mechanism – with one word salient in each activated frame.

We don’t know, of course, what one “word” is — the better, more
general term would be idiom…. but that, while it might be more
accurate would not express the obvious point that Peggy’s locutions are
so limited in general that she mostly says “words.”

3V0666.1

3V0666.01 [bear come Peggy]: near sentence example. (11/9/79)

She got away from us — up the stairs where the older children were
while Gretchen and I were in the living room. When I realized she was
gone, I raced to the stairwell and found Peggy at the top, coming down
one step at a time, in the sitting position, dragging her bear along. I
was worried, told her to put the bear down and she replied, “bear come
Peggy.” I watched her closely as she continued down.

3V0668.1

3V0668.01 Answering questions: she interprets query as request for more information but does not interpret specific elements, for example
“who” or “what”. (11/21/79)

Peggy interprets questions as requests for information — more
specificity — in what she has said. but she does not distinguish roles of
elements in a sentence as related to the specific queries, such as
“who?” or “What?” Today, sitting in my lap, she dropped a comb on the
floor and said “drop.” No answer to “who?” But when I asked “who
drop?” Peggy replied, “comb.”

She was interpreting my query — when it specifically related to her
previous utterance by repetition of “drop” as meaning the more
sensible of two questions:
1. “who dropped the whatever ?” (this is a stupid question: she was
sitting in my lap and I didn’t drop it.)
2. “Whatever was it you dropped.?” (a sensible query.)

3V0670.1

3V0670.01 UP & DOWN: symmetrical relations; very IMPORTANT DATA on word-thing relations: she relates words and their structures of meaning
through reversibility as actions. (11/23/79)

Peggy wandered into the living room today with her “Bear Hug” in hand.
She held it high “Up” and put it on the ground “Down.” She repeated
this exercise several times — interrupting it once, I believe, with a hug
accompanied thus “hug”. Peggy was plainly excited by her knowledge,
and she was demonstrating it to me.

What do I make of this ? Here she was relating two words and their
structures of meaning through the reversibility as actions. She brought
together vaguely related terms into a specific relations of antithesis — a
primary kind of specific relations. This shows the level at which
Peggy’s mind is now progressively integrating.

3V0674.1

3V0674.01 COUNTING (carrying two cookies) [one, two, seven]
ONE, TWO, SEVEN (11/27/79)

Peggy came into the study (living room) with cookies in hand (one
each) and said to me “two”. She continued beyond me, saying, “One,
two, seven”. [FOOTNOTE: Later note on date written up: 12/6 This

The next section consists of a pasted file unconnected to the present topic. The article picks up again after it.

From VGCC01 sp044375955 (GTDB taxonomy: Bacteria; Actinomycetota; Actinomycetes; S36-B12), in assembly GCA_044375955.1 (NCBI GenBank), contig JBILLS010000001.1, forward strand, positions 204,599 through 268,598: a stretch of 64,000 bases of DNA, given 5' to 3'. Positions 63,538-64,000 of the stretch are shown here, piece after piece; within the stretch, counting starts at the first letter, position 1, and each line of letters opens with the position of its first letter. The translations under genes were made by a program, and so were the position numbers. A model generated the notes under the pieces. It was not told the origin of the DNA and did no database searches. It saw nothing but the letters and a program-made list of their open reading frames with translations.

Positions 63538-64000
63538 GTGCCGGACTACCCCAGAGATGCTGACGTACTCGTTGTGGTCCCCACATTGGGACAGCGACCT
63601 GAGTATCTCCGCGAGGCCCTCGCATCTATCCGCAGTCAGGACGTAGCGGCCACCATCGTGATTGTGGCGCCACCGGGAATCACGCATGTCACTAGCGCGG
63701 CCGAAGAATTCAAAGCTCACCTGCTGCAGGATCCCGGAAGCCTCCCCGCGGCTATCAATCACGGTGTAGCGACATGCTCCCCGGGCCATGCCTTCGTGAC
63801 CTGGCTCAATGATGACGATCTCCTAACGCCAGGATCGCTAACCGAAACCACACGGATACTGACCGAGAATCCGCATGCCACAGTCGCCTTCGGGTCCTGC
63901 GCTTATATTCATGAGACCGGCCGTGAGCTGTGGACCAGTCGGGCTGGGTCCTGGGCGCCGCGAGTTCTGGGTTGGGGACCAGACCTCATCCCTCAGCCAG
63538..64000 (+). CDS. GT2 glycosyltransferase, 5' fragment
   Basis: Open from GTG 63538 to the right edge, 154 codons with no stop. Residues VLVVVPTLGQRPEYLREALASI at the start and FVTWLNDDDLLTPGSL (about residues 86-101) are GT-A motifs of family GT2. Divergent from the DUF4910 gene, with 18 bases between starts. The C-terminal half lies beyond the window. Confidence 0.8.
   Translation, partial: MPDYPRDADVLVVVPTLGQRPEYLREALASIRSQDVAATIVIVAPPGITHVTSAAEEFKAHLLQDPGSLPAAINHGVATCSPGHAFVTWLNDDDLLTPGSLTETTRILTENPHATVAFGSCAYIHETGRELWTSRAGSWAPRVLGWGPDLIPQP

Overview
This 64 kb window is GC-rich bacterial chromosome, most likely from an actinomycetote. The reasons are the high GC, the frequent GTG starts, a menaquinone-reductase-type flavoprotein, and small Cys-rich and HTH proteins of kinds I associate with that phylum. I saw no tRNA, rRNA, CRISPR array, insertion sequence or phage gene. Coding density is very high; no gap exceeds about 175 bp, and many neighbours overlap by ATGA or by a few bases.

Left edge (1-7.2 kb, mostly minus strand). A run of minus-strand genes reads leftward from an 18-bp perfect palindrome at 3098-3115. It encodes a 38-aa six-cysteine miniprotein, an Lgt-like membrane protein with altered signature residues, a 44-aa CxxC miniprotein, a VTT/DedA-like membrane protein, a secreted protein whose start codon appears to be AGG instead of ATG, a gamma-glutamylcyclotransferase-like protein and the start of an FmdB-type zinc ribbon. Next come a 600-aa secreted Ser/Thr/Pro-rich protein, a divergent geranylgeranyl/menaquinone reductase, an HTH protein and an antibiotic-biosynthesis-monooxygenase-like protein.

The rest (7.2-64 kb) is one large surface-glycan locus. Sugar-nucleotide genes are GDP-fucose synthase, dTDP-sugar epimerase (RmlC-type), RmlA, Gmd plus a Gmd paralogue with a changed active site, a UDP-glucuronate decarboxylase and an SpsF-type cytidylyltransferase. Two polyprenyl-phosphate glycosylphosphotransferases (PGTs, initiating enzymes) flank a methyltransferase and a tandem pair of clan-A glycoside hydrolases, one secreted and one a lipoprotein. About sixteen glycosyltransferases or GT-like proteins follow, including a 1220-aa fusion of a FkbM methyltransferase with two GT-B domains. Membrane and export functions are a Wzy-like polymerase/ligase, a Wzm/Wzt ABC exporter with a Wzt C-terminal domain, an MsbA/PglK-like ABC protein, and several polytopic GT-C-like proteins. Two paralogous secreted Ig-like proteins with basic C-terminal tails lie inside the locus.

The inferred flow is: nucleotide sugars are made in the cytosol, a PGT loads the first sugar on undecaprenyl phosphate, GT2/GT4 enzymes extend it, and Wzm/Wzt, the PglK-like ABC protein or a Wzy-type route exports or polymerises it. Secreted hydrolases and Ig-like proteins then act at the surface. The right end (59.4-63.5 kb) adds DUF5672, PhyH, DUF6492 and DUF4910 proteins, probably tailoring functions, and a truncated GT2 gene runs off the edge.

evening, I asked Miriam is she had been teaching Peggy to count
(which Miriam denies) after Peggy’s “funny counting”, as “one, four, ten”]

Peggy clearly has learned several number names – perhaps from
watching Sesame street on TV. But her organization of the knowledge
is quite non-standard. Her construction of the number names goes not
much further than “one, two, three and other bigger numbers”.

3V0683.1

3V0683.01 CHIN: word learning and private review in play. (12/6-7/79)

Peggy found an old doll of Gretchen’s in the basement. She brought it
to Miriam (who was sitting in my lap) and me and began pointing to
and naming what struck her — the dress, the hair, face parts — eyes,
nose. I realized that Peggy didn’t know the word “chin” and asked her
to point to it. When she pointed to the nose, Miriam corrected her
“That’s the nose, Peggy. where’s the chin ?” Peggy continued pointing
at the doll’s head – looking at Miriam – while she gradually moved her
hand around, past the face, to the back of the head. We showed her
the doll’s chin, and she repeated the name.

This morning, alone in the study when I came in and saw her, Peggy
played at her toy box and, when she picked up the doll, pointed to the
chin and named it.

3V0683.2

3V0683.02 Kicking and hurt feelings. (12/6/79 and earlier)

Peggy’s control over her supports, her legs, has been of apparent and
considerable interest to her, I recall her joy at being able to jump with
both feet when first she could and, most recently (12/20 ff.), her
tapping with one foot to music while standing [this has been an obvious
effort on which she concentrated, i.e. she would look at her foot while
doing it, whenever her cries of “Morning Dew” got us to play a
recording]. Early in December, Peggy worked at kicking – which got her
in trouble. Her kicking was dangerous because her target was most
commonly Scurry’s neck I feared that as Peggy became more skillful
she would hurt Scurry and get bitten. Thus Peggy’s kicking me was an
opportunity. She ran up to me and said “kick” and kicked me in the
shin. When she did it a second time, I smacked her bottom.

Peggy was shocked and her feelings were hurt. She clasped both hands
to her eyes, hiding the entire upper portion of her face while tears
streamed down, and went off to a dark corner. Thus her typical
response when refused or censured. It’s funny because he reaction is
most extreme to an often inconsequential rejection, but it’s also
touching that the smallest refusal is taken as a personal rejection.

3V0686.1

3V0686.01 [gone…bird] Formulation: pre-sentences as further verbal specification of a well worked out scenario of action (along with infant’s gradually increasing sense of what else it might have meant). (12/4/79)

Peggy has been playing her “gone” joke or game (cf. ???) for sometime.
Frequently when she says gone, I ask “What’s gone?” Today, while
[playing with a wind-up hopping toy bird “Woodstock,” Peggy thrust
the toy behind her back and said “gone…bird.” The latter word
following the former with a missed beat (a half second or so). I
consider this an important example of how Peggy is beginning to
assemble complex proto-phrases. Note well that they are syntactically
irregular and proceed as further verbal specification of a well worked